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Tuesday, January 05, 2010


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Then there's the third category Scruton aptly labels "preemptive kitsch" -- postmodernist art-as-a-joke a la Warhol and Koons:


BTW, delighted to see once again the occasional combox over here, Bill!

Hi Ed,

That is an excellent article by Scruton. Your name came up in the "Souls and Murder" thread below in connection with hylomorphic dualism. The ComBox is open on that one too. I 'll also leave it open when I talk some more about HD dualism, shortly.

All the best for the New Year,


I find the first painting more offensive to the eyes, if only because the colors are too bright (really it's the windows). Still, it's pretty. I like the simplicity of the second -- and I think Plato might have approved of it too.

Sometimes of course an artist can show a certain rhetorical mastery when it comes to "pulling our heart-strings", and this in itself is something difficult and interesting, even if it amounts in the end to nothing more than what Socrates calls (in translation, of course) "a knack". I'm thinking particularly of the movies I've seen by James Cameron, that is, Titanic and more recently Avatar. I remember being very moved by both movies at the time when I saw them, though looking back on them they seem pretty flimsy. (Though I think there are a lot of interesting ideas behind the movie Avatar -- though that is often true of science fiction.)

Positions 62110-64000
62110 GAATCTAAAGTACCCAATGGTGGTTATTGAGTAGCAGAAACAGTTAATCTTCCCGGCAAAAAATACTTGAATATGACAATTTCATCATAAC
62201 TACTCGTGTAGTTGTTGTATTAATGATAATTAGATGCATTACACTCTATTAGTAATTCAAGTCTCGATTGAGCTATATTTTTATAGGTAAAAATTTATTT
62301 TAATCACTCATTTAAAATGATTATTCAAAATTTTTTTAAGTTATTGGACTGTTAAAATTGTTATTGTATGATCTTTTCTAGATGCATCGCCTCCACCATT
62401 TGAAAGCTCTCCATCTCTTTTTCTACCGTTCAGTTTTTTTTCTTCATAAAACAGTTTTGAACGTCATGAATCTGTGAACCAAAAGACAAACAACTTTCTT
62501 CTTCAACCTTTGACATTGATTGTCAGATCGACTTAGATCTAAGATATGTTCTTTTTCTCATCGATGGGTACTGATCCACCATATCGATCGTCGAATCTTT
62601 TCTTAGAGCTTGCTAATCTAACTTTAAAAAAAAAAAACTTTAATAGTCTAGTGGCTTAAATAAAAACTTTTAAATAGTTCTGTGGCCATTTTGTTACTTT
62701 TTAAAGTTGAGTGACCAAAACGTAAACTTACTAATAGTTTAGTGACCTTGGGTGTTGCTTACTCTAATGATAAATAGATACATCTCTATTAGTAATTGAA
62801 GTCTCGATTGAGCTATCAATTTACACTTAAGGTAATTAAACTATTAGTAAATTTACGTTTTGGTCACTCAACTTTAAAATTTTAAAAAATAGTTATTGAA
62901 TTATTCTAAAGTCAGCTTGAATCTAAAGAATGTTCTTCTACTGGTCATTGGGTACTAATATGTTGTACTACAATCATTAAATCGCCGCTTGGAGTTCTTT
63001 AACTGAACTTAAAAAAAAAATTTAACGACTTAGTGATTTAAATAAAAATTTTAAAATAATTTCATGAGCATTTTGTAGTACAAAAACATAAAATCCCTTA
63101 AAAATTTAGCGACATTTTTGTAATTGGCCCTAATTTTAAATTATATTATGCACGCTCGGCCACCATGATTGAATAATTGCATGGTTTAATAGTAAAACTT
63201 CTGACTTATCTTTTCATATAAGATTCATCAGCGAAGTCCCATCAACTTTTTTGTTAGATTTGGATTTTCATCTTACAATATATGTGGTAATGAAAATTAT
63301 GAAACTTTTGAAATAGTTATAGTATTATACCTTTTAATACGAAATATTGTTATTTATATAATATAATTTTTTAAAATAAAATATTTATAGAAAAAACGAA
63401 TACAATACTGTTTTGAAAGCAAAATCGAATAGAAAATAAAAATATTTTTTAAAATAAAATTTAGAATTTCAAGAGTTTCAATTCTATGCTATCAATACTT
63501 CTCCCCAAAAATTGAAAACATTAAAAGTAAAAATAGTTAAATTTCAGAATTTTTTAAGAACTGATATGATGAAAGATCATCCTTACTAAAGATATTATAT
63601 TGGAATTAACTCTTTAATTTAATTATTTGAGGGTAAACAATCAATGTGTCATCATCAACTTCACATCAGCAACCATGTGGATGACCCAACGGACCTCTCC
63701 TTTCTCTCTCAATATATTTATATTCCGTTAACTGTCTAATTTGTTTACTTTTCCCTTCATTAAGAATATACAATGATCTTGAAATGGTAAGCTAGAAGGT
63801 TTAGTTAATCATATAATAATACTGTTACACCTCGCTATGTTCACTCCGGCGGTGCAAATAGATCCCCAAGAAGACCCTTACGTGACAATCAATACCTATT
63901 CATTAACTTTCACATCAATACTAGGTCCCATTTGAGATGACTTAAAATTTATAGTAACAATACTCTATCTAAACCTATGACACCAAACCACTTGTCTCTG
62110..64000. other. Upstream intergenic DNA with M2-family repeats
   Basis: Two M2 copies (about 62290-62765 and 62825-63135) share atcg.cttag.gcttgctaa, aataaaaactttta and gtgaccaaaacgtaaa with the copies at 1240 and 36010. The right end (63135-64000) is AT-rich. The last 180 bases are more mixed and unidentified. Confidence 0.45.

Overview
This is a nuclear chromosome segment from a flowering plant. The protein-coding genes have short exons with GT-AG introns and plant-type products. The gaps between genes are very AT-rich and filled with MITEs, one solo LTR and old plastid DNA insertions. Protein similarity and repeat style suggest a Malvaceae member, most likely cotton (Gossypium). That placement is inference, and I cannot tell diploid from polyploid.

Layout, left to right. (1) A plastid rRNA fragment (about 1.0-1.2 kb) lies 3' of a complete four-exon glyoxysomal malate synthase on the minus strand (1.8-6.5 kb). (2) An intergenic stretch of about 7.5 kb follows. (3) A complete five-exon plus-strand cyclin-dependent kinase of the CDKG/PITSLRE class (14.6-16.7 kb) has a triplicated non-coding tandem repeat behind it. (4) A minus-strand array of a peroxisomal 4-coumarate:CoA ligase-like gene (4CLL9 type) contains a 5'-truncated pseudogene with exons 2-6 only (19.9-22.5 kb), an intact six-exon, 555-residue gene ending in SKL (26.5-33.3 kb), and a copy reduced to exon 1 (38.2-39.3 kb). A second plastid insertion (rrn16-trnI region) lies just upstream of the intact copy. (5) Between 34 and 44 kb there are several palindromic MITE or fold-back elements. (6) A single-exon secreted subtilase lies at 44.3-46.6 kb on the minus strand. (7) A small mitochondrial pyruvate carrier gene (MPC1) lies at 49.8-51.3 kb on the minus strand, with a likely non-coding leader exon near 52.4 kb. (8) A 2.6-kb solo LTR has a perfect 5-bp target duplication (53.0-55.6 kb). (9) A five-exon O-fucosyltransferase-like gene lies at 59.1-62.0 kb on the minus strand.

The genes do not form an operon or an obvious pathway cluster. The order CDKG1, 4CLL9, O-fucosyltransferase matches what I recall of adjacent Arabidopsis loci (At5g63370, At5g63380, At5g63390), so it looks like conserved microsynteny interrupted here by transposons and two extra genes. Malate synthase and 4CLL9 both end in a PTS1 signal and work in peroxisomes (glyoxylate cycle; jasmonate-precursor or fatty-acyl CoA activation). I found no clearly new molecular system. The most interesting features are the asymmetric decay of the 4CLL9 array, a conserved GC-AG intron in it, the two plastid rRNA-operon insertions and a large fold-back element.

Of course I would never hang *any* painting in my apartment. More minimalist than minimalist art is the absence of art altogether.